Before my illness, I had no grounding in physical activity; the idea of me running would’ve been ridiculous! But after the transplant, I knew it was important to build myself up physically.
That might seem counter-intuitive. You’re thinking, ‘My body’s been through so much, why put it through more?’ But it’s been brilliant for me: clearing my mind, re-establishing my physical strength.
When I first came out of isolation, I could barely walk down the corridor. But I joined a local fitness group for people post-cancer, and that took away the fear of going out to the gym.
And after a while, I started walking, and then I gradually began running – and then I joined a running club, as well. It was a complete sea-change in my life.
Ever since my recovery, I’d been looking at the British Transplant Games, wondering how to get involved. In 2015, I took part for the first time – and then went back again this year in 2016.
I took on the 5km Time Trial cycle, the 10km Road-Race cycle, the 3km walk, and the 3km mini-marathon – and came away with one silver and one bronze medal!
Taking part really helped to give me a completely new lease of life; I’m determined to keep myself as healthy as I am. It’s been just brilliant for me to build my strength back up – to do things I never thought I could do. And without my cancer experiences, I just wouldn’t have ever got involved.
I’d highly recommend any stem cell transplant recipients to get involved in the British Transplant Games, as it’s a really positive and uplifting experience to be part of. There are a wide range of activities to suit everyone, so please don’t be put off if you haven’t high levels of fitness – just join in, have fun and celebrate the gift of life.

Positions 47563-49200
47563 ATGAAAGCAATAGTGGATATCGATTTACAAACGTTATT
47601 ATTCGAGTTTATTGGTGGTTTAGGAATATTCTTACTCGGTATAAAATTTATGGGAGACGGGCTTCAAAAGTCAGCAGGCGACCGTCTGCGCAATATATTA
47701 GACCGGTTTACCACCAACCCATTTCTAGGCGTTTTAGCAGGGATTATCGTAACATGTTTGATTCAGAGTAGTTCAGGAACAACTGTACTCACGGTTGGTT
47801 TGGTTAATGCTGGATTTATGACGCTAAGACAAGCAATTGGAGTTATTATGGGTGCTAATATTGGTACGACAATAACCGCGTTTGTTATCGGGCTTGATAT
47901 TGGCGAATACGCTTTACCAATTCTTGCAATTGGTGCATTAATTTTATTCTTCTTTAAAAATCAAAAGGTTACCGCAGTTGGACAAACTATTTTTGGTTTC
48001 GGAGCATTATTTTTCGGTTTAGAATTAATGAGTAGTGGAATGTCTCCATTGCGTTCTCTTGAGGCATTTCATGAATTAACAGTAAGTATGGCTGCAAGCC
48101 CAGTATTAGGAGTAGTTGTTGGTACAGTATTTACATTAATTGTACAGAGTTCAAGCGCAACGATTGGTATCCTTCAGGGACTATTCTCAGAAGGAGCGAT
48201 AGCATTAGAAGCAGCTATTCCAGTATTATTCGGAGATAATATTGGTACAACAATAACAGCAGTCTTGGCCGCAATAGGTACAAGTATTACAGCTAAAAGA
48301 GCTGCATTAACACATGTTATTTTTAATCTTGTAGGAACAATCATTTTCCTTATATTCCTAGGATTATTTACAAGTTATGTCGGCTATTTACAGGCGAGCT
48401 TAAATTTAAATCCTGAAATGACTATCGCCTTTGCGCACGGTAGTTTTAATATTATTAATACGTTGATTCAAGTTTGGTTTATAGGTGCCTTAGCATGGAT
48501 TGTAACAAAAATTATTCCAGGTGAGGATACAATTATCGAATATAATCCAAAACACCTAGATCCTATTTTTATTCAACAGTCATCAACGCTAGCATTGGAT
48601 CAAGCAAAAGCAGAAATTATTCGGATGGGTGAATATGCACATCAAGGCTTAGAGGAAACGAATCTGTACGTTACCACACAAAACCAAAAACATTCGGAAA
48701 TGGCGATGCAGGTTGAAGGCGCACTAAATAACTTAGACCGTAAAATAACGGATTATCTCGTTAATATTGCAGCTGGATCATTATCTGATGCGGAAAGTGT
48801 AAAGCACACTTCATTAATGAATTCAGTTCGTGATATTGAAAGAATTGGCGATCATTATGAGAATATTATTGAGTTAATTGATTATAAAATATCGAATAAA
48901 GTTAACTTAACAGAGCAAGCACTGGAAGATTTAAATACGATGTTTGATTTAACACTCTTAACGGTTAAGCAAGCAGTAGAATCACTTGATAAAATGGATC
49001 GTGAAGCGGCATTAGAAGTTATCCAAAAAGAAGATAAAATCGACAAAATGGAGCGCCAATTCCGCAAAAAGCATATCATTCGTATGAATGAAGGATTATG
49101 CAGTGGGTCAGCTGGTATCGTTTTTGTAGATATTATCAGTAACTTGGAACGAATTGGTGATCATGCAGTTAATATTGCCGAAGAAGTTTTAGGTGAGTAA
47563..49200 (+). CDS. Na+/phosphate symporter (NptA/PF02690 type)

In fact, the British Transplant Games were a catalyst for a lot of things. I’m now about to take on the Great North Run, as well! I don’t know what my finishing time is going to be, but running for Anthony Nolan is going to be one of my proudest moments.
I know how difficult a stem cell transplant is, and not everyone has the luxury I did of having a match in my family – that’s why it’s so important to me and my friends.
It’s a chance to remember the people I met along the way who weren’t so lucky, and I’ll be thinking of them.
What would I say to someone going through a transplant? Just give yourself time. When you first come out of isolation, you just want to get yourself back out into the world as soon as possible – that was the mistake I made when I first went into remission, and it had a really negative impact on my health.
The second time around, I took it slow and didn’t put myself at risk.
It’s also important to educate the people around you. After a few months, you’ll probably still be feeling the effects of your transplant, but they won’t be as visible to your friends and family, since you’re no longer in hospital.
But actually, it’s only really in the aftermath that you put all of the pieces together. The whole world thinks you’ve recovered, but you’re still digesting it all. It can be frustrating – you want to be better – but you just can’t rush.
And just keep going. You can get your life back. It will be different, but you can still achieve so much – you can do things you never thought you could!
Never give up hope. You can get there.